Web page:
Doomsday Clock Graph
A graph outlining the Doomsday Clock changes throughout its history. Wikimedia Commons

The Bulletin of the Atomic Scientists is keeping its longtime Doomsday Clock at five minutes to midnight for 2013, and the committee of scientists and Nobel Laureates is urging President Barack Obama to address the threat of global climate change.

The Bulletin of the Atomic Scientists was established in 1945 by several University of Chicago scientists who were involved in the Manhattan Project that developed the atom bomb that year. The Doomsday Clock was unveiled in 1947 to “convey threats to humanity and the planet.” The group's current lineup has 18 Nobel laureates.

The Doomsday Clock acts as a countdown to a possible apocalypse, symbolized by midnight. Each minute closer to midnight, the closer humanity is to catastrophe. For decades the Doomsday Clock was determined by nuclear threats, but of late the Bulletin of Atomic Scientists has factored in other threats, focusing on global climate change for 2013.

The closest the Doomsday Clock has ever been to midnight occurred in 1953 when it was two minutes, amid atmospheric testing of nuclear devices by the United States and the Soviet Union. In 2012, the Doomsday Clock was also set to five minutes and is staying there for 2013 for several reasons that the Bulletin of the Atomic Scientists outlined in an open letter to President Barack Obama.

The scientists express hope for Obama’s second term and note some progress, but point to three main causes for concern. “In the U.S. elections the focus was 'the economy, stupid,' with barely a word about the severe long-term trends that threaten the population's well-being to a far greater extent: climate change, the continuing menace of nuclear oblivion, and the vulnerabilities of the world's energy sources.”

The Bulletin cites the Fukushima Daiichi nuclear power station meltdown in Japan in 2011 as one reason why nuclear energy is still a concern. The letter applauds Obama’s efforts to contain nuclear proliferation but urges the United States to reduce its nuclear arsenal to less than 1,000 warheads.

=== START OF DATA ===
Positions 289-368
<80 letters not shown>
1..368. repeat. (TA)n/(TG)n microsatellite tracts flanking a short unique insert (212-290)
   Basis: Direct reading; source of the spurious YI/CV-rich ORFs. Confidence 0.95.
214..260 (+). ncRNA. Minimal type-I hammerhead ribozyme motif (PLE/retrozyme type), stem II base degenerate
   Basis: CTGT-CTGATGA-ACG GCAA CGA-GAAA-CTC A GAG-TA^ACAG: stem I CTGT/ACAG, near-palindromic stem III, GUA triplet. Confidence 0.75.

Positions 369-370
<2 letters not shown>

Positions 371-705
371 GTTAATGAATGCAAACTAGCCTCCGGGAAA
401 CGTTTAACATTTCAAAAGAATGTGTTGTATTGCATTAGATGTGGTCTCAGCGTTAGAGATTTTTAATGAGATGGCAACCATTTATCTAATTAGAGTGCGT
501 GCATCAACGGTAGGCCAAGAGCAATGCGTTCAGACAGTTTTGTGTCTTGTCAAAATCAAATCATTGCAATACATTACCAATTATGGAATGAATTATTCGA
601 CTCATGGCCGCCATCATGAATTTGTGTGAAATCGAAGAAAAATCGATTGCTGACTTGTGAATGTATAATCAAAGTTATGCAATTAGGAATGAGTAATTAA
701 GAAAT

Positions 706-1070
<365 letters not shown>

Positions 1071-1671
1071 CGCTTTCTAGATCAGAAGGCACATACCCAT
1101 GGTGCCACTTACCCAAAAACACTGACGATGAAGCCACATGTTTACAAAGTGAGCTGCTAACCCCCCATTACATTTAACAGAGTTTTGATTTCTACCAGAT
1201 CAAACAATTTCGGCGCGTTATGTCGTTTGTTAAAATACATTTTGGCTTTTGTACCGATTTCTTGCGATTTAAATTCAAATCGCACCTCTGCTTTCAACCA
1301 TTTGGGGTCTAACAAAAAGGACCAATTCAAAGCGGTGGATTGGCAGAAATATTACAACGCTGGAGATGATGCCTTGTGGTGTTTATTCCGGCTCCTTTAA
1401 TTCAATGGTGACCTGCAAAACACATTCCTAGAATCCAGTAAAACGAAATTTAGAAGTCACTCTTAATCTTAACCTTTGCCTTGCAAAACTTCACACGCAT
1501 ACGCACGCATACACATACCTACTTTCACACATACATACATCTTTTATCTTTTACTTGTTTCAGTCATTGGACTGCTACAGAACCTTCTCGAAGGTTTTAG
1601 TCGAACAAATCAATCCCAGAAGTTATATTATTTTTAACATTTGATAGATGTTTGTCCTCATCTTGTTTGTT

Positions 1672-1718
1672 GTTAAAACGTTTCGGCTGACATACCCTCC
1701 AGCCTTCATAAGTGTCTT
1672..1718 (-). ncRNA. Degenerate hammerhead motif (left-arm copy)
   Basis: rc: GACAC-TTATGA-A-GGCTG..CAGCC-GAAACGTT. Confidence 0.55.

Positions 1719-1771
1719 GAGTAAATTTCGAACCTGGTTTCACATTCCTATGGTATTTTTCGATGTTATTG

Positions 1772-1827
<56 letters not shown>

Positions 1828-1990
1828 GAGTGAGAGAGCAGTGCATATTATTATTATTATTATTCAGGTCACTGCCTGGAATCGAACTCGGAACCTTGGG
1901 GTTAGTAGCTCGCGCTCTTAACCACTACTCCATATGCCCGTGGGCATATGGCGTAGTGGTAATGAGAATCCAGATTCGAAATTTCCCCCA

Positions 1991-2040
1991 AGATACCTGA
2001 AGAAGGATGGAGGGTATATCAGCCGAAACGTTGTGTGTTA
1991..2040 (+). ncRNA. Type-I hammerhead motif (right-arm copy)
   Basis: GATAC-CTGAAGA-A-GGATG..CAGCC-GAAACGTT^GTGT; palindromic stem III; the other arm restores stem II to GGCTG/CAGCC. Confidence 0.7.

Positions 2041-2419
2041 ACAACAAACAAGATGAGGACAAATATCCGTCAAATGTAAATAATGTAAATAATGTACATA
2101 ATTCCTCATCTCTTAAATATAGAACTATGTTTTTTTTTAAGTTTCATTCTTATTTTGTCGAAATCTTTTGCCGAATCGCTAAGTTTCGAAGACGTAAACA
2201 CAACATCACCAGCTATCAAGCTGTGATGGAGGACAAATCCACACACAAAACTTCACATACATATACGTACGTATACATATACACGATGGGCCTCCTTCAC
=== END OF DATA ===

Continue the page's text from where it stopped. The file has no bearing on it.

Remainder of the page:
The Bulletin also calls on Obama to renew his efforts to secure any "loose" material that could be used for nuclear weaponry, such as plutonium or enriched uranium. According to a report, there is more than 500 tons of separated plutonium at large, enough to make thousands of nuclear warheads.

Aside from nuclear weaponry, climate change poses the greatest risk to humanity. In the letter, the scientists say, “emissions of heat-trapping gases continued to climb in 2012, with atmospheric levels of carbon dioxide -- the most important greenhouse gas affected by human activities -- reaching levels higher than at any time in the past 800,000 years.” The letter also cites 2012 being the hottest year in recorded history as well as record low Artic Ocean sea ice levels as more evidence of the urgency of facing global climate change.

The letter urges the president to work toward curbing greenhouse emissions by working with other world leaders as well as increasing incentives to fund alternative fuel sources. The letter also addresses the possible emerging threat of cyber attacks which could cripple a nation’s or corporation’s infrastructure.

The letter closes with a sense of optimism stating, “You have an extraordinary capacity to articulate the global desire for peace and security, and you have the tools to deliver tangible progress. Your Prague speech on nuclear disarmament and your efforts at Copenhagen to coordinate world leaders to slow the onset of climate change are high water marks in their respective basins of activity.”